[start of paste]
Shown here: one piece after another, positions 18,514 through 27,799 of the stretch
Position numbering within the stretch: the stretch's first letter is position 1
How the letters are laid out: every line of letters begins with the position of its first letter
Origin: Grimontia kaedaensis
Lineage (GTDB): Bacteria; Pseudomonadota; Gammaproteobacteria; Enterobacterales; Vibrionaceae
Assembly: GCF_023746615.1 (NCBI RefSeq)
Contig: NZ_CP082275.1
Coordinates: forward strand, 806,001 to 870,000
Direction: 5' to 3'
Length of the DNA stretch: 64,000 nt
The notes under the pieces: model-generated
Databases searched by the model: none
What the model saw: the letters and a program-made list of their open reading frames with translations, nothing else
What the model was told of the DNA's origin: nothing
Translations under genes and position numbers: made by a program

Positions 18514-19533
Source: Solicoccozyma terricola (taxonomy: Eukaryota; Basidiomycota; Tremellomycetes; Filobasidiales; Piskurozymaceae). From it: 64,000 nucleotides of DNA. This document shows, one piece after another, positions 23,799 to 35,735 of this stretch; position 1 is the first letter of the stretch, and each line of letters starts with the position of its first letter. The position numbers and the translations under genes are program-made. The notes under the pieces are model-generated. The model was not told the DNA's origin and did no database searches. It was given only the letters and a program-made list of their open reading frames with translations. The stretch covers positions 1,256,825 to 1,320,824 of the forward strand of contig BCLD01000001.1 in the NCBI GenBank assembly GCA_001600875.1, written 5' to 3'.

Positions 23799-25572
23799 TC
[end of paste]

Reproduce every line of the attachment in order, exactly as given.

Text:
Shown here: one piece after another, positions 18,514 through 27,799 of the stretch
Position numbering within the stretch: the stretch's first letter is position 1
How the letters are laid out: every line of letters begins with the position of its first letter
Origin: Grimontia kaedaensis
Lineage (GTDB): Bacteria; Pseudomonadota; Gammaproteobacteria; Enterobacterales; Vibrionaceae
Assembly: GCF_023746615.1 (NCBI RefSeq)
Contig: NZ_CP082275.1
Coordinates: forward strand, 806,001 to 870,000
Direction: 5' to 3'
Length of the DNA stretch: 64,000 nt
The notes under the pieces: model-generated
Databases searched by the model: none
What the model saw: the letters and a program-made list of their open reading frames with translations, nothing else
What the model was told of the DNA's origin: nothing
Translations under genes and position numbers: made by a program

Positions 18514-19533
Source: Solicoccozyma terricola (taxonomy: Eukaryota; Basidiomycota; Tremellomycetes; Filobasidiales; Piskurozymaceae). From it: 64,000 nucleotides of DNA. This document shows, one piece after another, positions 23,799 to 35,735 of this stretch; position 1 is the first letter of the stretch, and each line of letters starts with the position of its first letter. The position numbers and the translations under genes are program-made. The notes under the pieces are model-generated. The model was not told the DNA's origin and did no database searches. It was given only the letters and a program-made list of their open reading frames with translations. The stretch covers positions 1,256,825 to 1,320,824 of the forward strand of contig BCLD01000001.1 in the NCBI GenBank assembly GCA_001600875.1, written 5' to 3'.

Positions 23799-25572
23799 TC